There is a relationship that exists across GBP, EUR, USD markets, which is that the 10y swap rate is a linear function of the 5th forward LIBOR and the 5th-9th spread.
With Short-Stg jumping around at present because of change BoE opinions, we thought it worthwhile to restate this. We wanted to see if this statistical relationship can explain the near 5bp decline in GBP 10y swap rate today.
The formula is (0.82% + 0.81*5th SStg implied rate + 1.18* 5th-9th spread). The plot of the actual and estimated 10y rate is below. We would not get too hung up on whether there is a gap between the lines; clearly Central Bank’s are using monetary policy in innovative ways these days and this has caused subtle differences between the lines to develop over time. Yet daily changes in 10y GBP swap rates are still closely following the relationship highlighted above.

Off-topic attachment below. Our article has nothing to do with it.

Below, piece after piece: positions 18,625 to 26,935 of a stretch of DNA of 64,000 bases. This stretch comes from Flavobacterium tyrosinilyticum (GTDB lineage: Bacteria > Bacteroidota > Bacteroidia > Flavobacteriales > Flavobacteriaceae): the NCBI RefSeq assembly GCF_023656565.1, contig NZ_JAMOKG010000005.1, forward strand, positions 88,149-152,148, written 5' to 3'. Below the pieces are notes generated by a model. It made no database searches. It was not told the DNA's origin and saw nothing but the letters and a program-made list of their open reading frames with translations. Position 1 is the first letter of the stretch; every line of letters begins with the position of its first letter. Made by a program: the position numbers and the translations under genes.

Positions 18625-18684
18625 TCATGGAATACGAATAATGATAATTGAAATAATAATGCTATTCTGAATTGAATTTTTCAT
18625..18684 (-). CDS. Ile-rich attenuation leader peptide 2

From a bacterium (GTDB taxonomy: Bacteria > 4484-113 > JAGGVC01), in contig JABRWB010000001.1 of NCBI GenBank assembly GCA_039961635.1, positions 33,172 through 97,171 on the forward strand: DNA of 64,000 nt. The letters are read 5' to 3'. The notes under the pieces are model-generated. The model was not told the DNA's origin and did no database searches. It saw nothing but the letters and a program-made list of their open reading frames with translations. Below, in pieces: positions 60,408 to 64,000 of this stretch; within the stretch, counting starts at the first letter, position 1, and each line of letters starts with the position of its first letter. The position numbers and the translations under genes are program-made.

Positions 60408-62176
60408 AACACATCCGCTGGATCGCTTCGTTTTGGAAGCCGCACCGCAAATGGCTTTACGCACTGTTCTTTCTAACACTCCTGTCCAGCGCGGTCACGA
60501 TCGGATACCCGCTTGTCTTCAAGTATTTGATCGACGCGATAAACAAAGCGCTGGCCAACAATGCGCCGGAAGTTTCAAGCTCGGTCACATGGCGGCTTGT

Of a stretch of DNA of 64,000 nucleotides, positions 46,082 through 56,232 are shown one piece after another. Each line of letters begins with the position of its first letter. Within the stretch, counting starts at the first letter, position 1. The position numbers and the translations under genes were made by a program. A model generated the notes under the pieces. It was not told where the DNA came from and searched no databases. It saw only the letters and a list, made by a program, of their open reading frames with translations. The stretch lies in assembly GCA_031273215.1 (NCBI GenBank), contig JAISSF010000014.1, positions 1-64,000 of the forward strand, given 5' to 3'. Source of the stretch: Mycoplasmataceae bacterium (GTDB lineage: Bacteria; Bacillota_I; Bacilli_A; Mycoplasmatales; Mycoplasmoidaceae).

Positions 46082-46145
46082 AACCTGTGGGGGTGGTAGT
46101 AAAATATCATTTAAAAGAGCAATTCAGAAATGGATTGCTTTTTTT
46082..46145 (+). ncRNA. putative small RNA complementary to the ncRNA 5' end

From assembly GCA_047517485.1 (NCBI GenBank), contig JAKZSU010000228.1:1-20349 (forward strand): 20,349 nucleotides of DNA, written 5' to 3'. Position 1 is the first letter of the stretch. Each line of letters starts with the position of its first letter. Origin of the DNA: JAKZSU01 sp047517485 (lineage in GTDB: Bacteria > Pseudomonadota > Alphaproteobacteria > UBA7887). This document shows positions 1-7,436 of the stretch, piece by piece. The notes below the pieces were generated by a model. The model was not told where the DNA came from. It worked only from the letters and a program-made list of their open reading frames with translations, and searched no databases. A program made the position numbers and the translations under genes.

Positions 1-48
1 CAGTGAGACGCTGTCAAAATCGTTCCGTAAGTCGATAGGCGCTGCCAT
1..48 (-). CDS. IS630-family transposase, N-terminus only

As an example, if you believe that the Bank of England might put the bank rate 20bp lower than the market is pricing in a year’s time, then the 10y swap rate might be expected to decline by 16bp (80% of 20bp), assuming that you believe that the pace of changes between one and two years will remain the same as the market prices in.
Today, the 5th forward Short Sterling implied rate is 5.5bp lower and 5th-9th shows 1bp fewer implied rate hikes. These movements combine in the same direction so the estimate suggests a 5.6bp decline in the 10y GBP swap rate. This compares to a 6.3bp actual decline in the swap rate. The estimate hints that the 10y swap rate move today was slightly larger than it should really have been.